Stoke Dry is small village in Rutland of around 14 dwellings just two miles south of Uppingham. It overlooks Eyebrook reservoir and has views into Leicestershire & Northamptonshire across the Welland valley. It is sited on a slope and in the Domesday Book was part of the manor of Lyddington and hence the Bishop of Lincoln. There is of course far more information on the manor and early years at the British History site and I have added a link to the page. The church of St Andrew is an usual looking church which consists of a nave, chancel, north & south aisles, south Digby chapel, west tower and porches to the north & south.
The unusual look of the church externally is explained by the slim west tower and the addition of a upper room to the north porch with its oriel window which was added on the 16th century, unusually this is still the main entrance into the church.
The nave is the oldest part of the church from the 12th century, the chancel was rebuilt in the 14th century and the chancel arch has some fine carved Norman shafts from around 1120. These display carved beasts and flowers. On one side is a man pulling on a rope while the devil cowers underneath.
Next to be added was the south aisle in the 13th C with the south porch dating from the later 17th century. The north aisle and clerestory were added in the 15th century. The lower part of the tower dates from the 13th century with later rebuilding higher.
The interior is the real delight with so many items of interest this church really does have lots to see and admire. So let’s start in the chancel area and work round. The chancel arch with its finely carved Norman shafts has the effigy of a bellringer and also the devil trying to shut off the sound and run away from the Sanctus bell. Inside the sanctuary under the east window is the alabaster monument of Kenelme Digby and his wife, the grandparents of Everard Digby who was hanged for treason for his part in the Gunpowder plot. They had eleven children of which two died as infants.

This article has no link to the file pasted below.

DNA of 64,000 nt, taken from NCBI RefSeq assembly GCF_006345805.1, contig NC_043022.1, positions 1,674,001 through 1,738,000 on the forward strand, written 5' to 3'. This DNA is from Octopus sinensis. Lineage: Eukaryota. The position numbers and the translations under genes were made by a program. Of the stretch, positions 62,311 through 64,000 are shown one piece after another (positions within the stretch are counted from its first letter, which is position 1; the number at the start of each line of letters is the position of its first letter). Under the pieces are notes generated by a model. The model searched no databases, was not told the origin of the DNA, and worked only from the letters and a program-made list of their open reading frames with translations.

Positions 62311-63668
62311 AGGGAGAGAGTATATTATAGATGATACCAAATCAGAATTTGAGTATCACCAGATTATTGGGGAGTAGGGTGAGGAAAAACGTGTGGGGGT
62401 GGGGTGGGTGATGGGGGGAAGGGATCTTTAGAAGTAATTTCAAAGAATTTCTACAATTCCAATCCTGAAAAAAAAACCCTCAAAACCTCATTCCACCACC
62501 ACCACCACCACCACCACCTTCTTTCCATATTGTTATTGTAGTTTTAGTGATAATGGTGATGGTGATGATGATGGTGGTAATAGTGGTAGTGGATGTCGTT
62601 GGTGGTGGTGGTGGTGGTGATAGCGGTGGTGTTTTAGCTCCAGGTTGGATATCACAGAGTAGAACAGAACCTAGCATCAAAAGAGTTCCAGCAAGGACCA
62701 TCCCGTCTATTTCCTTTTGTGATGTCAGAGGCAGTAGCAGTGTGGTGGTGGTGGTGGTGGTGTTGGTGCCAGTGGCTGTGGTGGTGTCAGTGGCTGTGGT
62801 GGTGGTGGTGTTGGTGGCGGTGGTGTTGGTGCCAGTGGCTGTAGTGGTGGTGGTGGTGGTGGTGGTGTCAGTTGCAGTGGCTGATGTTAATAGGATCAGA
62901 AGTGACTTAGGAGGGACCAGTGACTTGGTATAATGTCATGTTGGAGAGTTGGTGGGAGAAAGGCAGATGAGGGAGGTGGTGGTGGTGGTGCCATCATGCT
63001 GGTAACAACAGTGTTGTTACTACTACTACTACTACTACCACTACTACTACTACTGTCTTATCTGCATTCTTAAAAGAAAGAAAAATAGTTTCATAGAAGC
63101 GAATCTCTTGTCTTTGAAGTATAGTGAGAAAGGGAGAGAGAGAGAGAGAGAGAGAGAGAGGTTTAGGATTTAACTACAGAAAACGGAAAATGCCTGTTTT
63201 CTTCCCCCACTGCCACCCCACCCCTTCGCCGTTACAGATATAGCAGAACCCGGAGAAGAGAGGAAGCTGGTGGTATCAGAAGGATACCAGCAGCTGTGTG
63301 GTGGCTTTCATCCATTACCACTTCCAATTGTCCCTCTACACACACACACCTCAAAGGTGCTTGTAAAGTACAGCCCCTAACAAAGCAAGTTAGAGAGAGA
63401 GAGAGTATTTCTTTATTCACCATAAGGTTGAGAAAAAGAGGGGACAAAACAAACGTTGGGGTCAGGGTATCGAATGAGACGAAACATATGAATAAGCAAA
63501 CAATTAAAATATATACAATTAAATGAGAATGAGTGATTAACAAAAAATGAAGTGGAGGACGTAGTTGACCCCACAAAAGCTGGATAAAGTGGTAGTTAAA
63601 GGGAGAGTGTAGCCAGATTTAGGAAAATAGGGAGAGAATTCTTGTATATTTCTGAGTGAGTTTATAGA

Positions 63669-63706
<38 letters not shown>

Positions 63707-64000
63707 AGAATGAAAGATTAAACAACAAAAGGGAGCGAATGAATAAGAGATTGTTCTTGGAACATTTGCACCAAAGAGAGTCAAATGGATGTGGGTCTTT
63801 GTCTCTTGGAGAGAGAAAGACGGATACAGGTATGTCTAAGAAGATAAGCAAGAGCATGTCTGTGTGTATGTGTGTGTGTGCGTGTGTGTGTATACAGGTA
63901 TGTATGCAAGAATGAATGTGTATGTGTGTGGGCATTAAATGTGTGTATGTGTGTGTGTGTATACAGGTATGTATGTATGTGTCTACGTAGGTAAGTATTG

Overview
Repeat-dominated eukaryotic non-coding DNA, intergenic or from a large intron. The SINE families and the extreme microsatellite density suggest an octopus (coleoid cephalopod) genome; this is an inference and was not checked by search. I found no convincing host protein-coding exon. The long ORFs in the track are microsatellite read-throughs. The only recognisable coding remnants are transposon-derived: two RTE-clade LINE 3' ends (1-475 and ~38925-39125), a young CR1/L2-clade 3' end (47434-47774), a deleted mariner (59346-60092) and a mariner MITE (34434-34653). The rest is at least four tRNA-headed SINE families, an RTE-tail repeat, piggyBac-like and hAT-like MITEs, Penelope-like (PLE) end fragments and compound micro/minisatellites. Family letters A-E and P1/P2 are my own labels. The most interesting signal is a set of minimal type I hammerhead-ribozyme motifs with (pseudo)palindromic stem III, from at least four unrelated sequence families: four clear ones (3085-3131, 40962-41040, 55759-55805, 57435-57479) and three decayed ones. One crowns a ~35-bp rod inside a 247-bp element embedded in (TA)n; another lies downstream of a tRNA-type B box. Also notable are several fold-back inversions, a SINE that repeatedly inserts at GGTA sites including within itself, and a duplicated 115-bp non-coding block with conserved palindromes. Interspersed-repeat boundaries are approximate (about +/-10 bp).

St Andrew also has more than its fair share of medieval paintings, in the chancel area above the east window is St Andrew to the left of the window and the Virgin and Child on the right, these date from the 14th century. The remains of the orginal font also lie in the chancel.
Through the small doorway to the south we enter the Digby Chapel and straight away we come upon the beautiful 13th century mural on the south wall depicting St Christopher carrying Jesus on his shoulders and to the left St Edmund the martyred King of East Anglia tied to a tree and shot full of arrows by Danish bowmen. Also in the chapel we have another tomb to Everard Digby who died in April 1540 at some point his head has been deliberately damaged. The ogee shaped window between the chapel and chancel is a hagioscope, designed to enable worshippers in the chapel to see the Host at the altar during Mass.
The rood screen is 15th century but is thought to have come from another church. There are more paintings in the clerestory that depict emblems of the twelve tribes of Israel, these are 16th century. In the south aisle there is slab to Jaquetta Digby who died on 29th June 1496. This has been heavily disfigured. The lovely organ is by Lincoln of London and is dated 1810, it was restored in 1992. This exceptional church with its fine medieval paintings, its monuments and its unusual external appearance is of course worth a visit. There are nearby amenities in Uppingham and as an added bonus this church is usually open during daylight hours. If you are disabled there is no easy access to the church (a flight of small steps) and as such it will be difficult for wheelchair users to gain entry.